China starts military operations around Taiwan
- China has started a series of “targeted” military operations in six areas around Taiwan today in response to U.S. House Speaker Nancy Pelosi’s trip to the island. Calling the military exercises “military operations” (军事行动 junshi xingdong) rather than “military training” (军事演习 junshi yanxi) as it usually does, the Ministry of National Defense of China implied that the activities until August 7 are more similar to a real war. The People’s Liberation Army (PLA) has never taken any defense drills so close to the island. The operations could essentially result in a semi-blockade of Taiwan for three days, with live-fire drills taking place near the major ports and flights having to avoid the military exercise areas.
- In a joint statement yesterday, the Group of Seven (G7) condemned the operations, saying they are “threatening” and “risk unnecessary escalation.” “There is no justification to use a visit as pretext for aggressive military activity in the Taiwan Strait,” the statement read. The group also reiterated there is “no change in the respective one China policies.” But from China’s perspective, the visit by the “No.3 figure” (三号人物 sanhao renwu) of the U.S. government is already a “blatant violation” of China's sovereignty and territorial integrity, as Foreign Minister Wang Yi said (Zh/En) yesterday.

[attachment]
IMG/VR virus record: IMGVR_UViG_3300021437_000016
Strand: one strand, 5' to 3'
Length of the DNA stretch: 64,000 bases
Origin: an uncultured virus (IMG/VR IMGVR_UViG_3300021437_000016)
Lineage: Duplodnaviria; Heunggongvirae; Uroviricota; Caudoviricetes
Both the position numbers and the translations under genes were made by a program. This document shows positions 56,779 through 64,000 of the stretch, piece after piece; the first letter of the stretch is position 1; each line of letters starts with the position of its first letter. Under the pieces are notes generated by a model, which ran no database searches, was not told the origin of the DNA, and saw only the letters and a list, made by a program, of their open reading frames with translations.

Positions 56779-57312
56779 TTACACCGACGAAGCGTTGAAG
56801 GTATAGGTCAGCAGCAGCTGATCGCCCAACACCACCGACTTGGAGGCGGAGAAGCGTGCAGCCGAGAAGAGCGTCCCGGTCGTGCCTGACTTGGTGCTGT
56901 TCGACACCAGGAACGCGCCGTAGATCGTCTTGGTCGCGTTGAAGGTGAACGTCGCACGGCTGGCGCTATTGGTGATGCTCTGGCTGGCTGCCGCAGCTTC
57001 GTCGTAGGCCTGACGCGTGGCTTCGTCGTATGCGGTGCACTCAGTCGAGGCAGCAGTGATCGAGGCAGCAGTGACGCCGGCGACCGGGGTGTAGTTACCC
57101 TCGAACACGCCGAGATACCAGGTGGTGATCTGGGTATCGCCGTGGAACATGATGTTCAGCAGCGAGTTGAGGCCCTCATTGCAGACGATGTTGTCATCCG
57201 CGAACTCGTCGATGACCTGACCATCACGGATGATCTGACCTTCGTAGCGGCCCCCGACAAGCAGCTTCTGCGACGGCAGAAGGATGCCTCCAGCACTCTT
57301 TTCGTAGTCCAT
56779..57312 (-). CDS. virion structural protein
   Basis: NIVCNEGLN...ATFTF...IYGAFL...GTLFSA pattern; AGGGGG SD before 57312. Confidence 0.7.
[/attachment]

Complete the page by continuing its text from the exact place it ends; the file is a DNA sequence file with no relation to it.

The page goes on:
- Pelosi arrived in South Korea on Wednesday. However, President Yoon Suk-yeol will skip a meeting with her due to a schedule conflict with his holiday. Many suspect Yoon is avoiding provoking China. North Korea yesterday denounced Pelosi’s trip, backing China’s position.
- Japan, the next stop on Pelosi’s tour and a G7 member, is alert to the drills. Tokyo is concerned that the military exercise areas overlap with its self-claimed Exclusive Economic Zone (EEZ). Some see the drills partly targeting Japan. China’s Foreign Ministry denied the notion of a “Japanese EEZ” there, saying “China and Japan have not yet carried out maritime delimitation in relevant waters.”
Senate approves NATO membership for Finland, Sweden
- The U.S. Senate voted overwhelmingly to approve Finland and Sweden joining the North Atlantic Treaty Organization (NATO), clearing the threshold for ratifying the alliance’s expansion. President Joe Biden hailed the “historic vote” in a statement Wednesday.
- Under the U.S. Constitution (Article II, section 2), the Senate has the sole power to approve treaties negotiated by the executive branch. Before the vote, the President and his representatives submit the treaties to the Senate Foreign Relations Committee for consideration. The Senate then needs a two-thirds vote to pass a resolution of ratification. Only after that can the President ratify the treaties by exchanging signed instruments of ratification with foreign powers. The U.S. Senate has approved almost all treaties.